Closed pools, closed libraries, and closed schools. Even before the pandemic, kids in Philadelphia have known the sting of missing out on the things they love. Now more than ever, our city’s kids need safe spaces where they can connect with peers and pursue their passions. This year, ASAP has organized more than 250 after school and summer programs to do just that. But we have more work to do. Will you help us give children in Philadelphia the opportunities, like drama, they deserve after school?
After School Drama and the Pandemic
Thankfully, for the students in the ASAP Drama Club at Martha Washington Elementary in West Philly, even when their school was closed, Miss Hope and Miss Kate have been there to keep their imaginations open for business, both after school and in the summer.
ASAP Drama Impact
For the past four years, ASAP Drama Club Leader Hope McDowell and ASAP Teaching Artist Kate have been inspiring students in the ACE Program after school at Martha Washington to think of their own experiences and ideas as worthy of the stage.
Hope recalls a young girl who was self-conscious about her speech impediment and shied away from drama club. After sending her home with a script and some lines to memorize, her mom noticed an immediate difference.
Similarly, Hope believes drama has helped her grow, too. Watching artists like Kate embrace her students’ zany antics, Hope has recognized how meaningful freedom of expression is for the children she teaches.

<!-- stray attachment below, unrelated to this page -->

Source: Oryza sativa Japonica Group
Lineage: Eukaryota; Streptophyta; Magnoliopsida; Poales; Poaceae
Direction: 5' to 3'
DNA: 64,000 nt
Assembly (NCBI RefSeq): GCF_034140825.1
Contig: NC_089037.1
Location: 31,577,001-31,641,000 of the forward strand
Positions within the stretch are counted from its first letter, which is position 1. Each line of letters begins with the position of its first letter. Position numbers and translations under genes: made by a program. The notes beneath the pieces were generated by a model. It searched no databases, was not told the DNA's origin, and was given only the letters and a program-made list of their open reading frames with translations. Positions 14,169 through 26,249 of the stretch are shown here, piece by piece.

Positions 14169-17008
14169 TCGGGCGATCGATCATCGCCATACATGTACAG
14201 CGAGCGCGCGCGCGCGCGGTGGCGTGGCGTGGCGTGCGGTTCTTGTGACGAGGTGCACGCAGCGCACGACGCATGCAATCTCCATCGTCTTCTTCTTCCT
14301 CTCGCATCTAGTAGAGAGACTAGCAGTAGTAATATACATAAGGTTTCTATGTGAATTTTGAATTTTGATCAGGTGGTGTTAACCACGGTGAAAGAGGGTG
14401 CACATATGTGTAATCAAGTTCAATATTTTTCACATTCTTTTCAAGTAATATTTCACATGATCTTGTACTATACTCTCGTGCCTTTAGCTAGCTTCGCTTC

Overall, for Kate, it’s the trust that Hope has built with her students that is key to their club’s success.
Access to Arts Education
In addition, Kate’s praise for Hope speaks to the precarious nature of arts education and the important role organizations like ASAP play in ensuring students from underserved communities have the same opportunities as their more affluent peers.
Across the nation, African-American and Latinx students today have 40% fewer arts education experiences than they did in the 1980s.
Because as Hope and Kate have witnessed time and time again, the arts can be the key to unlocking their full potential.
Thinking back to the shy little girl with the speech impediment, Hope smiles:
Through the generosity of people like you, ASAP will continue to work alongside dedicated, creative, and caring educators like Hope and Kate to give students throughout Philadelphia the chance to be free, to explore, to find their own voice.
Finally, in this important work, we are most grateful for your support.
P.S. Did you know a child who has continued access to arts education is 74% more likely to plan to attend college? Your support will help broaden horizons for kids throughout Philadelphia.